Let me turn to the troubling persistence of inflation. In the past couple of inflation reports, housing services has been a major contributor to measured inflation. In the latest inflation reports, shelter prices rose 0.7 percent on a monthly basis. Housing has a large weight in price indexes, as households spend a sizable amount of their incomes on housing services. The combination of high monthly inflation and a large weight in measuring overall prices means that shelter inflation is a key driver of overall inflation. Moreover, shelter inflation is a particularly persistent component of inflation and why I am focused on closely watching shelter inflation in determining my outlook for U.S. inflation. Unfortunately, the message is that shelter inflation will likely remain high for several months, meaning overall core PCE inflation will continue to be persistently high.
There has been a considerable imbalance in the supply and demand for housing for some time. Housing is also sensitive to interest rates and thus quite responsive to monetary policy. So for the next few minutes, I would like to focus on how demand–supply imbalance in both owner-occupied and rental markets came about, how it is affecting prices for housing today and in future, and how housing is likely to affect the FOMC's efforts to return inflation to our 2 percent goal.
Housing demand increased strongly in the years leading up to the pandemic, sustained by relatively low interest rates, the formation of new households, and rising incomes. Demand for housing then surged during the pandemic as people spent more time at home, initially on the intensive margin—more housing square footage per household. Couples in apartments wanted more space to work from home and opted for bigger apartments or houses. Also, remote work enabled people to work from preferable locations so the demand for second homes surged. As the pandemic wore on, demand for housing also increased on the extensive margin—meaning more household formation—as roommates sharing apartments now wanted to live on their own as they continued to work from home. And adult children began moving out of their parent's homes. All of these factors led to higher rates of household formation and greater demand for housing. So, by the end of 2021, the pandemic was driving up the demand for housing on both margins.
Meanwhile, the pandemic's supply constraints caused shortages in construction materials and construction workers, limiting the supply of new housing. The combination of soaring demand for housing and limited supply until earlier this year meant the housing market had substantial excess demand, which was reflected in substantial increases in housing costs.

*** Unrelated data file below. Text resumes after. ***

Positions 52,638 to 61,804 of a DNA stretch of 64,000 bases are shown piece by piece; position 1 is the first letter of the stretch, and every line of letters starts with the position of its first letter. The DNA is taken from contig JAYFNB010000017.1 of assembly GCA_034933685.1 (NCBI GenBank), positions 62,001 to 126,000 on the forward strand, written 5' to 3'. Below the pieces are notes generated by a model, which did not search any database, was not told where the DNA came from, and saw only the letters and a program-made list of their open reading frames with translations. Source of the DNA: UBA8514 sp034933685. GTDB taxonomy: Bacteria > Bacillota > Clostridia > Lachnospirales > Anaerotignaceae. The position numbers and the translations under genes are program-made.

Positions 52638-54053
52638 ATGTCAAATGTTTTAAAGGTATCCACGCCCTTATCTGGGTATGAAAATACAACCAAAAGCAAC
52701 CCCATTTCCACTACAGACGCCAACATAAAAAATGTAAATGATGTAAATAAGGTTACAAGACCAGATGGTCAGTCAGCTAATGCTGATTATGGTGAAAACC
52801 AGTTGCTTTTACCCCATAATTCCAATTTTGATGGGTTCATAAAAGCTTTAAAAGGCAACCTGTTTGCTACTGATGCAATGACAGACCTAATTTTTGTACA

But now imbalances in the owner-occupied market have started to shift. Due to the Fed's actual and anticipated tightening of monetary policy, mortgage rates have increased from less than 3 percent at the end of last year to nearly 7 percent recently. Higher borrowing costs have made it more expensive for households to buy homes, whether they are first-time buyers or trading their current home for a different one. And so, we have seen big drops in home sales over the course of this year. The monthly numbers of new and existing home sales are now back below the average levels seen in the few years before the pandemic. And the August decline in pending home sales released last week suggests that sales will fall further. Reflecting the slowdown in sales, builders have responded by pulling back on starting new single-family homes.
So far, the contraction in housing demand has been more pronounced than the changes in supply, and so inventories of homes for sale have increased. While inventories of existing homes are still low in historical terms, they have grown a lot for new homes. Based on the current pace of sales, estimates of the number of months of supply of new homes has shot up and is now nearing the peaks seen in 2008 during the previous housing cycle.
The easing in housing demand can also be seen in a slowdown in house price increases. Nationwide, prices of existing homes rose by about 20 percent over the 12 months ending in May, while they rose at an annual rate of less than 10 percent in recent months. Prices have even fallen in some areas of the country, especially those that saw the largest increases over the previous two years. And many builders are reportedly cutting their list prices and offering larger incentives.